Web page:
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March 28, 2019

Crackdown against use of banned fishing nets starts

Karachi

March 28, 2019

As fishermen have continuously been expressing their concern over the constant use of banned nets, such as Bullo, Gujjo and Katra, which have been causing destruction to sea resources, the Sindh fisheries ministry started a crackdown against the use of the banned nets on Tuesday.

On Wednesday, provincial minister for livestock & fisheries Abdul Bari Pitafi monitored the department’s crackdown against the use of Bullo and Gujjo by fishermen on sea banks. “Marine resources in Pakistan are on the decline as fishermen are using banned nets for catches in the country’s seawater,” he said. Fisheries authorities seized four boats after finding prohibited nets on them, according to a press release issued by the ministry.

Pitafi told the fishermen that for a very little benefit they were posing risks to various species. “If fishermen do not stop using illegal nets immediately, they will lose their livelihood,” he said. “If necessary steps are not being taken today, the fishermen will have no fish to catch tomorrow.”

Secretary Livestock & Fisheries Aizaj Ahmed Mahesar, Director General Fisheries Dr Allahdad Talpur, Director Marine Saleem Akhter and other officers were also present during the monitoring of the operation.

Pitafi also checked licences and permits of various boats during the operation and directed the authorities concerned to take stern action against fishermen found violating the terms and conditions.

He said the Sindh government had imposed a ban on three types of fishing nets - Bullo, Gujjo and Katra – that were dangerous for the fish population because, by using them, fishermen ended up killing several tonnes of juvenile fish, small-sized fish and shrimps.

The secretary livestock briefed the minister about mangroves and sea pollution which was dangerous for marine. The minister directed the secretary to write a letter to the Sindh Environment Protection Agency for taking necessary measures in this regard, saying that pollution had emerged as the most serious threat to marine life in Pakistani waters. Small fishermen, who use wooden boats and depend on creeks for their livelihood, hailed the fisheries department’s actions against the use of banned nets.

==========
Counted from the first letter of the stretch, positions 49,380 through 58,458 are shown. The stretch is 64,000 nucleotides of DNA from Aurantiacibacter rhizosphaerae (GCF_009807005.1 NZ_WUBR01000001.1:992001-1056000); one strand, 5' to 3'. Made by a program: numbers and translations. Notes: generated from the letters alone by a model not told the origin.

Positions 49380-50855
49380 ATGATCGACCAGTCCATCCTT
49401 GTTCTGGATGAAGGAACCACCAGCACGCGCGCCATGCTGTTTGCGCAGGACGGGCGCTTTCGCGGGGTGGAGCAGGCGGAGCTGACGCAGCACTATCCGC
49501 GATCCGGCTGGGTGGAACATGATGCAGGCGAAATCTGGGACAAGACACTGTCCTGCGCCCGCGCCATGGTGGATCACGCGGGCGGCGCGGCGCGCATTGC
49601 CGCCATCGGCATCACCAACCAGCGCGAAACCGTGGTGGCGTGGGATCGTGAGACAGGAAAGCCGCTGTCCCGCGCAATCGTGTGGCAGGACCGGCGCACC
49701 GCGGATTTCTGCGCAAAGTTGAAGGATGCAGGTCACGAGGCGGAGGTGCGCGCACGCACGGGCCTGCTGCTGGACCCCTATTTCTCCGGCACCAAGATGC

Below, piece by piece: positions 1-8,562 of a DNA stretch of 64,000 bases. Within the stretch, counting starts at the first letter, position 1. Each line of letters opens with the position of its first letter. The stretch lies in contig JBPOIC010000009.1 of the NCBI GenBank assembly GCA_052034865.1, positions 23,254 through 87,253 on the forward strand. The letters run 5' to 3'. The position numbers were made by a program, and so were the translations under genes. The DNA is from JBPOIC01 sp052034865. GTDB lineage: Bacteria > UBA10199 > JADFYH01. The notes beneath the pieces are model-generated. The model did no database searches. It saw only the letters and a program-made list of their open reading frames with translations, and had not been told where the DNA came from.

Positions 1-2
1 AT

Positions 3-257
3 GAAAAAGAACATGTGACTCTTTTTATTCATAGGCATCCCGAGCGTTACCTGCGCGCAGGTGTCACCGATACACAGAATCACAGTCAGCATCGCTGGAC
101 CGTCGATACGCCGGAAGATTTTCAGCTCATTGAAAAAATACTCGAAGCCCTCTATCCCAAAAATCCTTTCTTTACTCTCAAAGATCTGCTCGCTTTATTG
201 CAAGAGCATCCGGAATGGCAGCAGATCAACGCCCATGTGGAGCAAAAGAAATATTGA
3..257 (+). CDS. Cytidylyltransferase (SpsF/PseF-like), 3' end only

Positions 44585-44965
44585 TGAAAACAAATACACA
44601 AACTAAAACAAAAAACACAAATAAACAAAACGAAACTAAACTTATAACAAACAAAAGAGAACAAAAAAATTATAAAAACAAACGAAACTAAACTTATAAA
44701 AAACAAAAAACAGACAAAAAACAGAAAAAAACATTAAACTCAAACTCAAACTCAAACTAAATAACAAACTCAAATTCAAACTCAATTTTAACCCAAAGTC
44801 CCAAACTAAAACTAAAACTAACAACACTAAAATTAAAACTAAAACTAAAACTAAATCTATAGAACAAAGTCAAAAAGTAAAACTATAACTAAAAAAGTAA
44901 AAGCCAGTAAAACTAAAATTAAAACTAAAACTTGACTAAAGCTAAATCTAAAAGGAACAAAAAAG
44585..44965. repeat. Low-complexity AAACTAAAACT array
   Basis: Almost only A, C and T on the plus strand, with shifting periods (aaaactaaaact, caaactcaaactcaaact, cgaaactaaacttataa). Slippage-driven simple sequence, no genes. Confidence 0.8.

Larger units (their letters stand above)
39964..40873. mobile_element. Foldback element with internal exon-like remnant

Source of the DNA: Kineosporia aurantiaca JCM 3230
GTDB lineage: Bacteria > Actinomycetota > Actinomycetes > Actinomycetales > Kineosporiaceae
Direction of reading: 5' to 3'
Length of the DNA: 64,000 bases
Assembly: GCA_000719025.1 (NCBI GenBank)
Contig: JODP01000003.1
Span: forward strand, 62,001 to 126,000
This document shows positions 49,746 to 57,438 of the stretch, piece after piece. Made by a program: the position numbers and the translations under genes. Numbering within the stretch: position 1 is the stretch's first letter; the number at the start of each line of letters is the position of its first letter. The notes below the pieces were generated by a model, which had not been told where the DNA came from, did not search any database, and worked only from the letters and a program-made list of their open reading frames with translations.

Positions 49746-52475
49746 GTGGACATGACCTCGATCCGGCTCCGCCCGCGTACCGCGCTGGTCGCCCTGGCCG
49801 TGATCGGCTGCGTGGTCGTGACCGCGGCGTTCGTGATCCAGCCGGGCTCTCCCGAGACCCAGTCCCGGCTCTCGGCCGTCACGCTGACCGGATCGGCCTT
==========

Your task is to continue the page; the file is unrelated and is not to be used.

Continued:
In 1995, the Sindh government had imposed a ban on the use of the nets, but they were still being used by fishermen under the patronage of some influential persons of the coastal area, fishermen complained.

Fishermen groups, especially the Pakistan Fisherfolk Forum, have been pressuring the government for immediate implementation of a ban on dangerous nets. As the nets had holes of small size, it trapped premature fish and shrimps which hindered their growth, resulting in a 70 per cent decrease in fish and shrimp catch, they said.

Besides Karachi, the use of banned nets are exceptionally high in two talukas of Thatta district where Bullo and Gujjo nets were being indiscriminately used in the mangrove areas and creeks along the Sindh coast.

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